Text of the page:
In Yorkshire – Resisiting Mr Rochester

Stand by for some lovely pics – today we’re visiting Yorkshire, one of my favourite places in England, along with my fellow Fabrian Books writer Sharon Booth, who sets her books there. Over to Sharon to tell us about her new release:

Resisting Mr Rochester is very loosely based on Charlotte Brontë’s classic novel, Jane Eyre. You probably guessed that from the title!

Any Brontë fan knows that Charlotte lived in Haworth, West Yorkshire, and most likely set her novel on the moors around her home. As an East Yorkshire girl, who regularly visits the North Yorkshire Moors, but seldom gets over to West Yorkshire, I decided it was probably wiser to base my own novel in more familiar territory. My Mr Rochester’s home, Moreland Hall, is therefore located near the fictional village of Hasedale, somewhere around the real Glaisdale/Egton/Grosmont area.

Most of my books are based in or around the Yorkshire Moors, and I’ve built up quite a network of fictional villages and towns similar to real-life ones. Central to this fictional region is the market town of Helmston, which was inspired by Helmsley. I moved Helmston further north than Helmsley actually is, nudging it closer to Robin Hood’s Bay, the inspiration for Kearton Bay. Orbiting Helmston are various fictional villages, such as Bramblewick, Farthingdale, Thornley Beck and Hasedale—all inspired by real places. I mention one or more of these villages in each of my books (apart from the Skimmerdale books, which are located in the Yorkshire Dales), and I also mention York and Whitby frequently, to anchor the stories in a real location.

Another new place makes its debut in Resisting Mr Rochester—Newarth. It’s inspired by the main street in Haworth. I pictured the quaint little shops and cafés, and the pub at the top of the hill. I named the pub in Newarth The Cock and Bull, as a tribute to Branwell Brontë’s favourite Black Bull, the inn he frequented, where you can still find his favourite chair. Newarth is the birthplace of my heroine, Cara Truelove, who is a true child of the moors. All Cara wants to do is go back there and be in the place she loves. Home.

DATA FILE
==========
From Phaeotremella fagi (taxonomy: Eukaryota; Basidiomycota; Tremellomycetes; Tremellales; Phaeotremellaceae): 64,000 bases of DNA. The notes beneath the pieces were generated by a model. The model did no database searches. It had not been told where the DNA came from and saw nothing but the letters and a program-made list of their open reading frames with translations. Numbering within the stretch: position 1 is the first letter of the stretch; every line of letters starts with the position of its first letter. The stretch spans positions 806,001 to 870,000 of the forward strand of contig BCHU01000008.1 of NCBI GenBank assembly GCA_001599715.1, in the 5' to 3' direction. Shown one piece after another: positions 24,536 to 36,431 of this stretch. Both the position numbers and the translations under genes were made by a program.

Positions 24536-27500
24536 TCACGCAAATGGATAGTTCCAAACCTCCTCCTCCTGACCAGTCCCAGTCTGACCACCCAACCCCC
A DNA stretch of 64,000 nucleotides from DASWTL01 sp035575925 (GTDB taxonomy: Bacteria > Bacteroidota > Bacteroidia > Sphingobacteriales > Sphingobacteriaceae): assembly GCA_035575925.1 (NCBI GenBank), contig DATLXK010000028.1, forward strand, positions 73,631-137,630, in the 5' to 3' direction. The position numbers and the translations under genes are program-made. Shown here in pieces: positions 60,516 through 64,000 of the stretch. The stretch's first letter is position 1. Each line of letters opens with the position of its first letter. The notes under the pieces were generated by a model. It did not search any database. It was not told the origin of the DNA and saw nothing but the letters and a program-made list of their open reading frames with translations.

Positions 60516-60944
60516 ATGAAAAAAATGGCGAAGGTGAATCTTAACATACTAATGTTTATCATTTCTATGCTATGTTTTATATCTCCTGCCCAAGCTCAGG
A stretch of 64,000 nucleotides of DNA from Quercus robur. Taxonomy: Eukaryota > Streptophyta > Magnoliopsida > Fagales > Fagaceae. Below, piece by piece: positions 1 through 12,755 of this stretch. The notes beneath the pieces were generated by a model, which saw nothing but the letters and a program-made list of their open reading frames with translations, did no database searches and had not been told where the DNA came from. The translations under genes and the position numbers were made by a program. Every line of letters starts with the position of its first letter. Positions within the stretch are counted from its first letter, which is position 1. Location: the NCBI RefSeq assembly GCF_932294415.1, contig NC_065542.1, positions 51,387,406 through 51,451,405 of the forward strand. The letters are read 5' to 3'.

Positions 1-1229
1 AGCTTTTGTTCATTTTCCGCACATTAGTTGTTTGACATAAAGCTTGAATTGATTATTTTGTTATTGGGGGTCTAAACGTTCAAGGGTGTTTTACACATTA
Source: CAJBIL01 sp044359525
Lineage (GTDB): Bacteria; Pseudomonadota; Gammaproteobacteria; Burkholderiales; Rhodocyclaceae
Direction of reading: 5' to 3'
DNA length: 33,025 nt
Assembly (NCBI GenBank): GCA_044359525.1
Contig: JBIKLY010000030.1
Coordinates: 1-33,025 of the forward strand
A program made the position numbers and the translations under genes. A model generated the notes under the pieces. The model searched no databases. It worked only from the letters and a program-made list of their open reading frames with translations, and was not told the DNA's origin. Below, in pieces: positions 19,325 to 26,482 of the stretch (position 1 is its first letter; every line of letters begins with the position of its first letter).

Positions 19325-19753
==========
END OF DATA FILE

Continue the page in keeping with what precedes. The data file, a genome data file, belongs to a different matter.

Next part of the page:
The best holiday I ever had was in Whitby. The sun shone all week, and I had my fifteenth birthday there. Every day, Dad would devise a different walk for us, and with cries of “Follow the pathfinder”, he would lead us off on our travels. We discovered so many beautiful places that week, and I made my first visit to Robin Hood’s Bay—setting eyes for the very first time on the place that would one day mean so much to me. Such happy memories of a very special time in my life ensures that I consider the area my second home. I can definitely relate to Cara’s longing.

When my own children were little, we would often take them for days out on and around the Moors. Goathland, Sandsend, Staithes, Pickering, Hutton-le-Hole and Thornton-le-Dale were other favourites.

The villages are so stunningly pretty, and the scenery so breathtaking, that they make the perfect locations for my novels. Plus, I have a great reason to visit often. Research! That’s what I tell my husband, anyway. 😊

Thank you, Sharon! I feel a Yorkshire trip coming on… soon, hopefully.

Here’s the blurb for Resisting Mr Rochester:

Cara Truelove has always been a romantic, burying her head in books and dreaming of being swept off her feet by her very own Brontë hero. When she was a gullible teenager, she believed boyfriend Seth to be a modern-day brooding Heathcliff. Fourteen years later, when Seth has proved to be more like Homer Simpson, Cara vows never to fall in love again, and turns her back on romance for good.

Leaving Seth behind, Cara secures a job as nanny at Moreland Hall on the Yorkshire Moors, but is shocked to discover her new employer is none other than the tall, dark, and disturbingly handsome Mr Rochester.

Her resolve to be more level-headed is soon tested when strange things begin to happen at Moreland Hall. Why is Mr Rochester’s mother hidden away upstairs? What are the strange noises she hears from the attic? Why is the housekeeper so reluctant to leave her on her own? And where is Mr Rochester’s mysterious wife?

As events unfold, Cara knows she must keep a cool head, curb her imagination – and resist Mr Rochester at all costs. After all, one Brontë hero in a lifetime is more than enough for any woman. Two would be downright greedy.

Sharon Booth wrote her first book when she was ten. It was about a boarding school that specialised in ballet, and, given that she’d never been to boarding school and hadn’t a clue about ballet, it’s probably a good thing that no copy of this masterpiece survives.

She is the author of six novels, and has also written for The People’s Friend.
Sharon lives in East Yorkshire, with her husband and their dog. She is one tenth of The Write Romantics, and a member of the Romantic Novelists’ Association.
She has a love/hate relationship with chocolate, is a devoted Whovian, and is shamefully prone to all-consuming crushes on fictional heroes.

You can find out more about Sharon and her books on her website, Facebook,  Twitter, and Amazon.

 

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5 Responses to In Yorkshire – Resisiting Mr Rochester

  1. barbtaub says:

    What a terrific post–hitting some of my favorite Yorkshire spots. Thanks for sharing.

    Liked by 2 people

  2. sharon says:

    Thanks for inviting me onto your blog Linda x

    Like

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